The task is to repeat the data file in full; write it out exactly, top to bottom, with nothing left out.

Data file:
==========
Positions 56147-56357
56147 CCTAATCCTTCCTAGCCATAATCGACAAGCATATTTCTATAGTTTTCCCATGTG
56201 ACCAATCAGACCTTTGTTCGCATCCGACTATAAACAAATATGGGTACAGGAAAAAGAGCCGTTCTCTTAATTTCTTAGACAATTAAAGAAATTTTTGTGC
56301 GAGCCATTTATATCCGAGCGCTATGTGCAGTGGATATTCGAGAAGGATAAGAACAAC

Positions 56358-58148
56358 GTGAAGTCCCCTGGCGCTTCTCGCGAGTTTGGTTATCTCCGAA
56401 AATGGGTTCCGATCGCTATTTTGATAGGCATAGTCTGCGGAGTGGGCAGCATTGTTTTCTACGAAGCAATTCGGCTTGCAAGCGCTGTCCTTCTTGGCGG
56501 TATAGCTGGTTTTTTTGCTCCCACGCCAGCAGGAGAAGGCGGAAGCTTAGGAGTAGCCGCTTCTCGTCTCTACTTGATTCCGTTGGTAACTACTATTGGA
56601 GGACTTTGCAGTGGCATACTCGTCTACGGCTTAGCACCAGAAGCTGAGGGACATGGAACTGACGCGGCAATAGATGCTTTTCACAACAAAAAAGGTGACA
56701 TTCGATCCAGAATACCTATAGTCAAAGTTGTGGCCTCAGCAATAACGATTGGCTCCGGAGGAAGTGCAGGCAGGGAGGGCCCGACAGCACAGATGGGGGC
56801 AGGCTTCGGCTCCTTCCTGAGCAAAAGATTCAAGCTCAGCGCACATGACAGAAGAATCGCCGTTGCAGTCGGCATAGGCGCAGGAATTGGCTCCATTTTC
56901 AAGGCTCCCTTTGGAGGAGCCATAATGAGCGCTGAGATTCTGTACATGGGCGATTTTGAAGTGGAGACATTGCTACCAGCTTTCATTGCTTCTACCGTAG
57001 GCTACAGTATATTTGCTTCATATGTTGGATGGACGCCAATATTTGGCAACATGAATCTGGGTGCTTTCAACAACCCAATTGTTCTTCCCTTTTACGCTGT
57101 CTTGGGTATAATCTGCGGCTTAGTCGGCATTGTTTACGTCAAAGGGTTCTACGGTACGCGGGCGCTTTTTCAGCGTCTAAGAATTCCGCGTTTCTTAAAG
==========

Positions 56147-56357
56147 CCTAATCCTTCCTAGCCATAATCGACAAGCATATTTCTATAGTTTTCCCATGTG
56201 ACCAATCAGACCTTTGTTCGCATCCGACTATAAACAAATATGGGTACAGGAAAAAGAGCCGTTCTCTTAATTTCTTAGACAATTAAAGAAATTTTTGTGC
56301 GAGCCATTTATATCCGAGCGCTATGTGCAGTGGATATTCGAGAAGGATAAGAACAAC

Positions 56358-58148
56358 GTGAAGTCCCCTGGCGCTTCTCGCGAGTTTGGTTATCTCCGAA
56401 AATGGGTTCCGATCGCTATTTTGATAGGCATAGTCTGCGGAGTGGGCAGCATTGTTTTCTACGAAGCAATTCGGCTTGCAAGCGCTGTCCTTCTTGGCGG
56501 TATAGCTGGTTTTTTTGCTCCCACGCCAGCAGGAGAAGGCGGAAGCTTAGGAGTAGCCGCTTCTCGTCTCTACTTGATTCCGTTGGTAACTACTATTGGA
56601 GGACTTTGCAGTGGCATACTCGTCTACGGCTTAGCACCAGAAGCTGAGGGACATGGAACTGACGCGGCAATAGATGCTTTTCACAACAAAAAAGGTGACA
56701 TTCGATCCAGAATACCTATAGTCAAAGTTGTGGCCTCAGCAATAACGATTGGCTCCGGAGGAAGTGCAGGCAGGGAGGGCCCGACAGCACAGATGGGGGC
56801 AGGCTTCGGCTCCTTCCTGAGCAAAAGATTCAAGCTCAGCGCACATGACAGAAGAATCGCCGTTGCAGTCGGCATAGGCGCAGGAATTGGCTCCATTTTC
56901 AAGGCTCCCTTTGGAGGAGCCATAATGAGCGCTGAGATTCTGTACATGGGCGATTTTGAAGTGGAGACATTGCTACCAGCTTTCATTGCTTCTACCGTAG
57001 GCTACAGTATATTTGCTTCATATGTTGGATGGACGCCAATATTTGGCAACATGAATCTGGGTGCTTTCAACAACCCAATTGTTCTTCCCTTTTACGCTGT
57101 CTTGGGTATAATCTGCGGCTTAGTCGGCATTGTTTACGTCAAAGGGTTCTACGGTACGCGGGCGCTTTTTCAGCGTCTAAGAATTCCGCGTTTCTTAAAG